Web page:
There is never a dull moment in Copacabana.
Day or night, the few kilometres of white sand
lining the south east of Rio de Janeiro appear to be nothing less
than the city's beating heart. The signs of life are
vivid, colourful and all around, but as November gets underway the
world's most famous beach is even more animated than usual.
The reason? The very best beach soccer players on the planet are in town, and there they will stay until one team has lifted the most prestigious trophy in the sport.
From tomorrow onwards, the relaxed atmosphere will give way to intense competition, global ambition, dazzling play and tactical nuances. But between now and then, players and supporters alike still have a few hours left to make the most of what Rio has to offer. And the least one can say is that Brazil's second-largest city has everything it takes to turn this competition into a fantastic celebration of football.
It helps too that the whole country is on a high after being awarded the 2014 FIFA World Cup™. That put football at the top of the agenda and the Seleção aim to keep it there by defending the global title they won last year. They and their rivals can not wait to get started, and when you add in 30-degree heat, blazing sunshine and waves lapping at the shore from the Atlantic Ocean, you have the perfect backdrop for an unforgettable tournament.
As the venue for all the drama and intrigue over the next two weeks, the FIFA Beach Soccer World Cup stadium deserves a mention as well. Standing proudly in the centre of the beach, this magnificent structure is one of Rio's many wondrous attractions and it has been drawing as many looks from curious passers-by as it has from devotees of the discipline. All the participating teams have had a chance to train there and while sides like Brazil, Spain, France and Portugal seemed to be almost at home in this their third visit, the newcomers from Senegal and the United Arab Emirates could hardly believe their eyes as they stepped out into the middle.
The fans will have to wait for the curtain-raiser between Russia and Mexico to explore the stadium themselves, but they have at least been able to glimpse the protagonists up close. The term 'behind closed doors' has no meaning in this corner of the world and the training area for all the teams is located on the beach near the stadium, meaning it is open to the public. As a result, the locals have gathered in numbers to watch the competition hopefuls go through their paces. Always discrete and careful not to interfere, they have seen Eric Cantona give his France team orders at the crack of dawn, the Iranians practice their shooting in the late afternoon and the Mexicans stretch their limbs at dusk.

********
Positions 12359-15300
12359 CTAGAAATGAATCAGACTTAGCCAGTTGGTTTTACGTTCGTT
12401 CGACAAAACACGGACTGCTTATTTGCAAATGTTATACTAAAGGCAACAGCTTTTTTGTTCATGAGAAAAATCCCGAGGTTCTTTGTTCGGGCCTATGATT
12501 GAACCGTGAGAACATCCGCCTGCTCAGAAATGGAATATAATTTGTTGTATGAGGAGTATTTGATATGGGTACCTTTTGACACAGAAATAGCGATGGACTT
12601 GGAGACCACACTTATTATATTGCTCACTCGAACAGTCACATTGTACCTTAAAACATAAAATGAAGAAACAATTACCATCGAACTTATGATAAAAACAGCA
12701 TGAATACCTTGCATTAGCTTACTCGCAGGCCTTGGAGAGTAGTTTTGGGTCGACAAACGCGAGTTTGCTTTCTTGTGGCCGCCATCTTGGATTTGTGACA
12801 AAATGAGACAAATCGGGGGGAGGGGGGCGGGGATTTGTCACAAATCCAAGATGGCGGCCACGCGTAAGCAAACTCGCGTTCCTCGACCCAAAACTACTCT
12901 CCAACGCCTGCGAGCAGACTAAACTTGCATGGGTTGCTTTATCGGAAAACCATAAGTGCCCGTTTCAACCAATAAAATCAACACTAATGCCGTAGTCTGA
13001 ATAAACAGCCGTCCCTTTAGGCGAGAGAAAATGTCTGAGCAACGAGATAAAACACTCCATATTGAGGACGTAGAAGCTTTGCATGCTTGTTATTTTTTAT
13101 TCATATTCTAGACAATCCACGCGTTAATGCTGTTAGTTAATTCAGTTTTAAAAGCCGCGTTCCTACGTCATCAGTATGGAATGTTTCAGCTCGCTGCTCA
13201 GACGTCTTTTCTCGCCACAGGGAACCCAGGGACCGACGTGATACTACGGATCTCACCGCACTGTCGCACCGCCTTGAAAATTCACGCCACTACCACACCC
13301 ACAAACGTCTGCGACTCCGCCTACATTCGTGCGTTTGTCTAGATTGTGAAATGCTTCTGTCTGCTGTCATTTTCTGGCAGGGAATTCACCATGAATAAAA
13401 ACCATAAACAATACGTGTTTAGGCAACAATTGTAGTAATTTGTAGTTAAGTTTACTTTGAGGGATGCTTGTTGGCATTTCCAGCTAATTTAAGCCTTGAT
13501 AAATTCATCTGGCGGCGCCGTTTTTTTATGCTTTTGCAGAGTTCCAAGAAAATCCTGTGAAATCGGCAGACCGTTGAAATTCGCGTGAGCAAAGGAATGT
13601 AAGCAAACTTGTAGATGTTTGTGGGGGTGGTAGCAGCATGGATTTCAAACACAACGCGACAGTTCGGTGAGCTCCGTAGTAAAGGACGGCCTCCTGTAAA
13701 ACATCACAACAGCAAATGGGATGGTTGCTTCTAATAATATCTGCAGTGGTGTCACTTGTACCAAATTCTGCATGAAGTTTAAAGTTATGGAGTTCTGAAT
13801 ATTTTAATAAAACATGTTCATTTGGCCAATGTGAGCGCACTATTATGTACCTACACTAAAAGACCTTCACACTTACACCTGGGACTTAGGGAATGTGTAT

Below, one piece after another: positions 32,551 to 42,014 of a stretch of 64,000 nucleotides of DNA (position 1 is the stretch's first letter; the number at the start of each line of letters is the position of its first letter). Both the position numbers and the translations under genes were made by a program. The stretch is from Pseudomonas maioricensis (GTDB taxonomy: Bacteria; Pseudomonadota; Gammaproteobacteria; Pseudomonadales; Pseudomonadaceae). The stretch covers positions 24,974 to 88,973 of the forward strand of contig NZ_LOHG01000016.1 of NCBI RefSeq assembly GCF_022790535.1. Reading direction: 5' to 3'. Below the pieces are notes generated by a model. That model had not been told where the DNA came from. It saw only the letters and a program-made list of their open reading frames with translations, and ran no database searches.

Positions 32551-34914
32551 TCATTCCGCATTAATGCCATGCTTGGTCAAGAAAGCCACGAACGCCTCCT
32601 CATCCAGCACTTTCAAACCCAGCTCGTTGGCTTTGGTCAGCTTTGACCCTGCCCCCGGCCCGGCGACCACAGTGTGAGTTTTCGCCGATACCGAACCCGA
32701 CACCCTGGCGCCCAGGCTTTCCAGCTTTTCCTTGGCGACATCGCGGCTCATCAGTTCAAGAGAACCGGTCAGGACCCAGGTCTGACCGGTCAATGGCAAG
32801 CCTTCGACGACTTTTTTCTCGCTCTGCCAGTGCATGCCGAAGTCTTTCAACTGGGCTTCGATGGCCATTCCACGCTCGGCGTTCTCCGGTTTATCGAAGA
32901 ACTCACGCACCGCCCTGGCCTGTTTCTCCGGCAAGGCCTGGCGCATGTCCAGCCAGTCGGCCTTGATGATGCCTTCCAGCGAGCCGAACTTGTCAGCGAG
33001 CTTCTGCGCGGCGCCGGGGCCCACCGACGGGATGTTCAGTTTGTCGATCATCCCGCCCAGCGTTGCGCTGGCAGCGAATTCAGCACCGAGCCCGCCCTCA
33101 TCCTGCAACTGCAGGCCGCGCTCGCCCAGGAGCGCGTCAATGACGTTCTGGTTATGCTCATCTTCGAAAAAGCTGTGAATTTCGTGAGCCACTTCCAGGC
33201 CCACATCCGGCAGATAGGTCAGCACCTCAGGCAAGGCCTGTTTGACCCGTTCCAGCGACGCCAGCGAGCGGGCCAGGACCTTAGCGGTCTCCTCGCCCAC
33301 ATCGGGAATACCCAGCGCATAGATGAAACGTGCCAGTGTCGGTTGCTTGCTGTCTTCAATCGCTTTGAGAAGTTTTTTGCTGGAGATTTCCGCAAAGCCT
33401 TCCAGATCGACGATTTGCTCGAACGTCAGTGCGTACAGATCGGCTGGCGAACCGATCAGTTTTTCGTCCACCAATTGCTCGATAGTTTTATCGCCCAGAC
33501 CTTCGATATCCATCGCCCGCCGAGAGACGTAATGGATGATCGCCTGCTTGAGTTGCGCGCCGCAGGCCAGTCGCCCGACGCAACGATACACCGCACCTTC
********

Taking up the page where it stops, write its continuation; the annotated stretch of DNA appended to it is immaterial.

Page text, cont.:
With temperatures so high, coaches have identified dawn and dusk as the best times to prepare their charges. The Russians, in particular, are not used to such heat at this time of year and their trainer Nikolai Pisarev seems to fear the climate as much as his team's first round opponents Mexico, Brazil and Solomon Islands.
"Our squad was only put together three years ago and we generally only play in the summer, which is very short in Russia," he explained after a training session. "I hope we'll be able to rise to the challenge beneath the hot South American sun, as it represents a frightening opponent that we need to confront."
Whatever threat the other teams pose, Pisarev and his men will need to adapt to the conditions quickly. Otherwise, they will be swapping Brazilian sunshine for November in Russia a little earlier than desired.
Of course, the 15 other challengers want to avoid an early exit as well, and they may well find themselves hoping Christ the Redeemer smiles on their fortunes from on top of Corcovado mountain.The iconic statue high above the city will be a familiar sight to the hosts, but this is the last time they will be able to draw inspiration from it. After 13 consecutive years on Brazilian soil, including three under FIFA's auspices, the contest for the right to be called beach soccer world champions will be held in Marseille in 2008.
If they harbour concerns about leaving home comforts behind, however, the Brazilians need not worry. The French city captures the Brazilian feel probably better than any other place in Europe, with its spectacular beaches, year-long party atmosphere and the Notre-Dame-de-la-Garde basilica overlooking proceedings from on high. The Seleção are unlikely to be struck down by home-sickness then, but whether they will travel to Marseille as defending champions remains to be seen.